Psych Problems: the Categorical Wars

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Categorical Thinking Addresses Categories, Not The Specific Details

The media and the public are trying to tell us: get more precise, stop the casual use of ADHD meds. Many of us completely agree, others are stuck in simplistic, reductionistic thinking in the worst kind of blinders: scientific denial.

Let's see… Your overt symptoms meet criteria for depression, – here's an antidepressant. But what other symptoms and neurobiologic systems drive the power of the most obvious presentation? What are the multiple causes of the depression? Remember: If we don't know the cause we are primarily treating symptoms.

As the road sign says outside of Patagonia, Arizona:

Chose with care the rut you drive in,
You'll be in it the next 40 miles…

We're Living In Psychiatric Denial

The evolution of this current psych/med crisis parallels numerous bumps along the road with the development of science. We are taught to think reductionistically from the beginning of our careers, and to chase “no false claims.” Get that one diagnosis, then choose one med. Ouch.

The answer to this conundrum of cookie cutter denial is simple: accept complexity as the norm for psych diagnosis.

We will have to abandon the philosophy of Democritus and the concept of elementary particles. We should accept instead the concept of elementary symmetries. Quoted in E Maor: To infinity and beyond (Princeton 1991) from Werner Heisenberg

Skilled psychopharmacologists accept complexity everyday, yet complexity does require more thinking. On the other hand, outcomes are more predictable. And it's more fun if all of us [patients, family, media, and other docs] approach these new territories with similar maps, and more open minds.

The obverse: don't think, stay simple, remain stuck in platitudes, old meds, and anachronistic labels.

Multiple underlying, missed diagnoses can cause completely unpredictable outcomes because the wrong medication is delivered, or the wrong protocol of medication delivery [the wrong med came first].

The Fuss: Categorical Wars

We live in a minefield of categorical wars: I'm right, you are wrong. This kind of mentality is how managed care took over in the first place. If we can't agree, they will run the meetings. And, by the way, remember that they are the absolute worst folks at insisting on outdated labels, because those labels in the denial, deny claims. Categorical thinking is about reducing psych money – far more than any monetary challenge by pharmaceutical companies. Managed care repeatedly causes neglect of individuals in pain by using outdated label games.

My point here: we are all somewhat right and need to listen more to each other rather than pointing fingers and talking about belief, categorical, systems. Diagnosis must evolve through science, not belief in appearances. Traditional psychopharmacologists, as much as they love biology and science, often think the molecular and cellular guys are quacks. The function folk run down the traditional medical docs because they have seen traditional practitioners miss an obvious contributory bowel problem. Our best medical people disagree, leaving the public and media justifiably puzzled and apprehensive.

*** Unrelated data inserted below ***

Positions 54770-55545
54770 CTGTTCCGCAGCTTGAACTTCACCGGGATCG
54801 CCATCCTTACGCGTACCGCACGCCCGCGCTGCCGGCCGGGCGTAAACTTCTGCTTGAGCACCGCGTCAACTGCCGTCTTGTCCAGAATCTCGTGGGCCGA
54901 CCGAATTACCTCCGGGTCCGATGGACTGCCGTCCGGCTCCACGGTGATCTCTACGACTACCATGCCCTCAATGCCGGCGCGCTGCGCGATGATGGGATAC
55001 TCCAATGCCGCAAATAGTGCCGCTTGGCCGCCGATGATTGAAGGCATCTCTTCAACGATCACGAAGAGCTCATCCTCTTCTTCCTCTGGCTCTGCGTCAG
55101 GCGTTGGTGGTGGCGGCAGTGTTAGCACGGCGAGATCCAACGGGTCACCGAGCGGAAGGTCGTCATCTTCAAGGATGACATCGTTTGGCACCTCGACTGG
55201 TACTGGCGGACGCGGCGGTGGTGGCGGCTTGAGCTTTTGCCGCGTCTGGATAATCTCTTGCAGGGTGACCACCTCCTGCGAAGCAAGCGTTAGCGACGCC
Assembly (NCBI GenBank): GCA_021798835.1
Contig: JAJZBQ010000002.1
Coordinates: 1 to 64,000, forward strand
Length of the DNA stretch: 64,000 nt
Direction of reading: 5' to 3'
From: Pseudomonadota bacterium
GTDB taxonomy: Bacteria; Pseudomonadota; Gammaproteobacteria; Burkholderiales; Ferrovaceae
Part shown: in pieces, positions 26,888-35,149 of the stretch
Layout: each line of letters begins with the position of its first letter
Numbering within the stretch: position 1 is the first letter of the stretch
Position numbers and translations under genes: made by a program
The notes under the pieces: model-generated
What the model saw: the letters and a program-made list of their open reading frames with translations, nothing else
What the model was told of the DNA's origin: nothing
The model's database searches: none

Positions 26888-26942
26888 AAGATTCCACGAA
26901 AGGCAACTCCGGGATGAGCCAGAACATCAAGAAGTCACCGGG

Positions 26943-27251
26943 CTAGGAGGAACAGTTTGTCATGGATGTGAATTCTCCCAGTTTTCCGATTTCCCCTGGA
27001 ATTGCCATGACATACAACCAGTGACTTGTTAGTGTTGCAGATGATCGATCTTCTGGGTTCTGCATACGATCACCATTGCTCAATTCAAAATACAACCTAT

Let's Drop Categorical Thinking

Time to work together gang. The DSM-IV [diagnostic manual] isn't bad, isn't completely wrong, it needs biologic revision.

The next post answers one of the hottest current questions: why do kids get depressed on antidepressants. In a nutshell: categorical diagnostic thinking.

See you soon,



  1. Chuck Parker says:

    This comment, my friend, contains some important keys to the cognitive kingdom. So many do have pre-frontal cortical dysfunction, but don’t “test” as ADD, often because they are, 2. competitive the testing process, 4. have no remote history of AD”H”D. They focus well in the testing process itself.

    They struggle along and are missed so often.

    Racing thoughts? In 2006 “racing thoughts” is the bipolar default button everywhere, and, yes, may be a characteristic of bipolar, but it is not the standard for bipolar.

    Mood dysregulation is the standard we started with years ago, not cognitive abundance.

    Hard to keep this short, – will step off the soap box, and get this next post off ASAP on this very subject. Was I shouting?

    You are so right. ADD is a *cognitive spectrum,* so let’s do look at the other colors.

  2. A bit late oh this but…

    A question.

    Many of my very bright, creative clients self-identify as having ADD or ADHD.

    Yet, my experience of them is that they have very dendritic minds, to use a fav term from Kay Jamison, and racy thoughts.

    I’m thinking that there is a continuum of distractability — from barely to full blown ADD.

    Thoughts Maestro, LL

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